New research: Amount of people now regularly shopping at discounters like Aldi and Lidl reaches 67 per cent, up from 43 pc in 2016

Research released today provides clear evidence that discounters like Aldi and Lidl are part of a seismic shift in UK grocery shopping habits.

The research, conducted in December by shopper insight experts Shoppercentric for its 50th Shopper Trends Report, shows that 67% of UK shoppers had shopped in discounters in the previous month, a growth of 56% since 2016. In comparison the mainstream supermarkets remained almost static at 84%. The research also showed that 17% percent of UK shoppers now shop little and often, avoiding a large main shop, a 55% increase since 2016.

“In 2016 the discounters were enjoying the benefit of the recession but weren’t necessarily making serious in-roads into the mainstream grocers,” explains Jamie Rayner, Managing Director at Shoppercentric. “At that time, for 43% of UK shoppers they were a handy option in their repertoire of stores, like standard convenience stores in that, for many, they had a role but weren’t the mainstay of grocery shopping habits.”

Now, though, mainstream grocers are challenged by the fact that the appeal of the discounters is no longer all about value.

“Of course, low price is at the core of their appeal, but shoppers recognise that there is more to their offer now,” continues Rayner. “The effort the discounters have put in to improve their product quality, demonstrated by the awards they regularly win, is paying dividends. And whilst their stores are never going to be designed with comfort in mind, shoppers know what they are getting, and are willing to make the trade-offs required on a regular basis.”

The research shows that the challenge that the discounters now present to mainstream grocers is around the dilution of shopper loyalty.

“One in three UK shoppers say they spread their grocery spending more nowadays, so the store they use most often gets a smaller share than in the past. Combine this with the little and often trend that we found, and the danger for the large grocers is clear – loyalty is increasingly a luxury, and growth under these circumstances is not going to get any easier.”

Since discounters first appeared on the scene, explains Rayner, the mainstream grocers have been able to talk about their ranges as being the big benefit to using their stores. Discounters couldn’t compete when they had small store formats, and their value model was based on limited stock availability. However, when more shoppers say they use discounters to see new or different products than use mainstream multiples for the same reason, it is time for the multiples to really think through the challenge the discounters represent.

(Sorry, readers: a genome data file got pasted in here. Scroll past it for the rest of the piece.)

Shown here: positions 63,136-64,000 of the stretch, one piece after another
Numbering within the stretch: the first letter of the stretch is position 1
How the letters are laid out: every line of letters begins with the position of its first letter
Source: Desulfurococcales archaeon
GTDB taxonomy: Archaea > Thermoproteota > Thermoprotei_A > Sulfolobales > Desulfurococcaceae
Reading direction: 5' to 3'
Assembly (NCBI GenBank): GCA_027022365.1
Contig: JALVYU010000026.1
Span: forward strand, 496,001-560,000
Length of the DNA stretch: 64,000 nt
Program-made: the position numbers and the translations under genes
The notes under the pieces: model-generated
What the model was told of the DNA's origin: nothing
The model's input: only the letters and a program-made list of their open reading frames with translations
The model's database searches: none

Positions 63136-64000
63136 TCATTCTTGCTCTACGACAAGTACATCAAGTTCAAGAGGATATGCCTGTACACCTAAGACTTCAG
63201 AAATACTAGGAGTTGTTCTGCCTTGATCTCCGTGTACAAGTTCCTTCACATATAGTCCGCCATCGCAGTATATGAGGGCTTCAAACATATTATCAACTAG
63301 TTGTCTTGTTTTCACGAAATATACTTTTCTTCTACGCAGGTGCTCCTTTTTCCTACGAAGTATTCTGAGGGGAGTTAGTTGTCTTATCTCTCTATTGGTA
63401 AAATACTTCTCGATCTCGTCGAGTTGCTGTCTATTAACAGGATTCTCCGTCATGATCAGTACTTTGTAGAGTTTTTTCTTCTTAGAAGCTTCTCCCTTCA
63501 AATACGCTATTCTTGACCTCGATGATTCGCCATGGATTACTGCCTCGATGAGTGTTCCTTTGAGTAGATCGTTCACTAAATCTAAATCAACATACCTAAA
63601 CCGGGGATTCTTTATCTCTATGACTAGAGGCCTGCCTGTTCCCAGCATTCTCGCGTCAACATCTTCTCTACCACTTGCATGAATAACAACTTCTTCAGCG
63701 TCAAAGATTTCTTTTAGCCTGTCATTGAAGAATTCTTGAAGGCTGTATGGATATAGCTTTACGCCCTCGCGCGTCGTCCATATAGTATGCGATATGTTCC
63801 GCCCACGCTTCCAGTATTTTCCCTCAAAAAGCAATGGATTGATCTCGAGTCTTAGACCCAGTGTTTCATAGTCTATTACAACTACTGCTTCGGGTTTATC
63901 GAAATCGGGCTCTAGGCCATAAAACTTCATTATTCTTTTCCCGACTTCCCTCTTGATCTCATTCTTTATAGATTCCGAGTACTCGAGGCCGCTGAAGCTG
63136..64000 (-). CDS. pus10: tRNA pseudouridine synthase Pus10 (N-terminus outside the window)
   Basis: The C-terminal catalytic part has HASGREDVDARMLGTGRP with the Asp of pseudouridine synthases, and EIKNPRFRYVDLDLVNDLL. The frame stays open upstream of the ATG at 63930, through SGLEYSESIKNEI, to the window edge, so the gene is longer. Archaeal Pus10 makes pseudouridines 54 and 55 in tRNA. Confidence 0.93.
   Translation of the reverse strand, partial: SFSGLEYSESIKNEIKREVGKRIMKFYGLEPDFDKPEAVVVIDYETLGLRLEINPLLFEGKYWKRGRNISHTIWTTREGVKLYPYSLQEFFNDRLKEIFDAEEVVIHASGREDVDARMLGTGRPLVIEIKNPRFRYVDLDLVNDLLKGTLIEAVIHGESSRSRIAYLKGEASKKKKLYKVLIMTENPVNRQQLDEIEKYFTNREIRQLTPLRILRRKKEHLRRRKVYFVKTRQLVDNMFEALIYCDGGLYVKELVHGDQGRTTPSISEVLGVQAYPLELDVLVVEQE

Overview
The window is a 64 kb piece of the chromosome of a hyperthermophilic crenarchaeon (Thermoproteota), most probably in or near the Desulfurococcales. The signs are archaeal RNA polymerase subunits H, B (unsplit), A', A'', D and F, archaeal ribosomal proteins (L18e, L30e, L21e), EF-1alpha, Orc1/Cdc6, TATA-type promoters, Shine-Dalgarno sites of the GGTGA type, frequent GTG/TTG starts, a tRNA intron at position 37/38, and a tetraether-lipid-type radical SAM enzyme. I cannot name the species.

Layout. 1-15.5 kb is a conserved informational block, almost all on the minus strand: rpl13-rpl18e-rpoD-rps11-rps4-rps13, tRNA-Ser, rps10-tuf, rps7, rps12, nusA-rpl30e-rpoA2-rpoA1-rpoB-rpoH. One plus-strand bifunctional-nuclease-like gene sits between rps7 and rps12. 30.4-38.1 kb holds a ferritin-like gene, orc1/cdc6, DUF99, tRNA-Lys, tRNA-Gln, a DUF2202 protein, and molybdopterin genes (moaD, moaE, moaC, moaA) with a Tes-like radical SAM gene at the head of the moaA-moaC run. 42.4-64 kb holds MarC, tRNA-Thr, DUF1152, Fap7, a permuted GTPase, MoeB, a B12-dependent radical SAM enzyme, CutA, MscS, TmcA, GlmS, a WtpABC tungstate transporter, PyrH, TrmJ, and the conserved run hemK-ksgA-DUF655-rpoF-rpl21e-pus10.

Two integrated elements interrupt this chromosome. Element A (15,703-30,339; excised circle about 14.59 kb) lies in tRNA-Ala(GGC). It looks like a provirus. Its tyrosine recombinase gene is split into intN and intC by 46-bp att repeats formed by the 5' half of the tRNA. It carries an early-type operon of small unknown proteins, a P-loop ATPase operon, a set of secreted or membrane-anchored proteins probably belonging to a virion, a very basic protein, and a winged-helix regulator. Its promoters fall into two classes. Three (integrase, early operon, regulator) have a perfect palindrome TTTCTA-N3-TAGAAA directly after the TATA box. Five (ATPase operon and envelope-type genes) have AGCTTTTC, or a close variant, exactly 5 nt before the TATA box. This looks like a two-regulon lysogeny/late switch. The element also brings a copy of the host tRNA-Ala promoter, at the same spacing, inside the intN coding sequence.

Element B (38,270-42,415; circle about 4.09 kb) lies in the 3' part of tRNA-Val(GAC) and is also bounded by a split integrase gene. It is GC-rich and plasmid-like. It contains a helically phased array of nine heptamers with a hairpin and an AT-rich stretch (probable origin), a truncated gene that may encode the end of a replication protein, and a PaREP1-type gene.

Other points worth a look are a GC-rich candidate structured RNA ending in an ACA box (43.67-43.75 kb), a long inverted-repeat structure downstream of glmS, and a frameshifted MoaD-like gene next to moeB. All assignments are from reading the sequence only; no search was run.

“There are plenty of signs that the UK grocery market is struggling to grow in the way it has in the past,” adds Rayner. “UK shoppers are becoming more concerned about waste and are questioning their own spending veracity. If shoppers can’t be encouraged to spend more, then the existing retailers can only grow their share by stealing from the competition. That’s easy if you are in a position of strength and based on the shopping patterns evident in the UK it is now arguable the appeal of the discounters as market disrupters is stronger than simply being one of the market big boys.”

“As Aldi and Lidl deliver more store openings in 2020 – giving them accessibility on a par with the big four – this really is the year where the mainstream grocers need to get to grips with the role they play in UK shoppers repertoires.”

The research further shows that more women than men are shopping in discounters as their main place to shop compared with the main grocers, and that, overall, broadly younger people are more likely to be shopping at discounters. However, when the research compared the shopper profiles across which stores are used overall (vs. the main place of shopping) there was little difference.

So Shoppercentric suggests that although the discounters have a different demographic profile amongst its current main shoppers the appeal and use is in fact as broad as the other main grocers. Shoppers across all demographics are ‘there’ already, just not yet their main shop used, which is only a good sign for the future growth of the discounters.

See coverage placed by the Astute team in the UK’s highest circulation newspaper, Metro.